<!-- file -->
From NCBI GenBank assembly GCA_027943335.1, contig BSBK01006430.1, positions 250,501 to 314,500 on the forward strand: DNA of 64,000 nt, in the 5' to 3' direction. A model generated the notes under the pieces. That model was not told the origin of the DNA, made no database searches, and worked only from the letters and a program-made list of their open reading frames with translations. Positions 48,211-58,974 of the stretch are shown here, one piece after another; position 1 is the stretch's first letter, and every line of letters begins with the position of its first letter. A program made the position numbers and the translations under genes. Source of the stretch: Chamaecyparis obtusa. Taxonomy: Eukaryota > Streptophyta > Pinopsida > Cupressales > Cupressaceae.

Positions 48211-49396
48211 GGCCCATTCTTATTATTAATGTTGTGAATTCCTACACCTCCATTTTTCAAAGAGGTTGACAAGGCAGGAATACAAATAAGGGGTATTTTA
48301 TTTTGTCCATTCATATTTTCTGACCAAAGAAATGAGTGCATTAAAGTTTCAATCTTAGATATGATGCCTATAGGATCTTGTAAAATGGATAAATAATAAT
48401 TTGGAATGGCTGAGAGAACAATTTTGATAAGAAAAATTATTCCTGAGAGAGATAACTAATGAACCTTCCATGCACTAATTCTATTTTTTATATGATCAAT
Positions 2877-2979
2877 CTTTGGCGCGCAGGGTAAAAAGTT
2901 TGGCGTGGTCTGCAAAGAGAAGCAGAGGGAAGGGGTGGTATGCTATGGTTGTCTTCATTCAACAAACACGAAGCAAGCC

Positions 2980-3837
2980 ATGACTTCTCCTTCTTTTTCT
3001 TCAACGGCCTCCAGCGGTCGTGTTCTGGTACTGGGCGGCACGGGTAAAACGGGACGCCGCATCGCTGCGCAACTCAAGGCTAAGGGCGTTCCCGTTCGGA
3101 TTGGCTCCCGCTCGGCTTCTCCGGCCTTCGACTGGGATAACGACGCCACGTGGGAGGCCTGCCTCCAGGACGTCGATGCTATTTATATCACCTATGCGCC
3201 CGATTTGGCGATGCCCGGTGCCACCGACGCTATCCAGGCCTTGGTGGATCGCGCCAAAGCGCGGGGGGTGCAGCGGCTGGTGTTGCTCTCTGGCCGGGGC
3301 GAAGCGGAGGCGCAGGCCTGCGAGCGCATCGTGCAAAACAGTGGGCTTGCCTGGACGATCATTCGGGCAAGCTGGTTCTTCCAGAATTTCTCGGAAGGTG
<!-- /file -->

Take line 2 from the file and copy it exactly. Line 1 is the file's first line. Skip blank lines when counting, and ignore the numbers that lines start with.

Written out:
Positions 48211-49396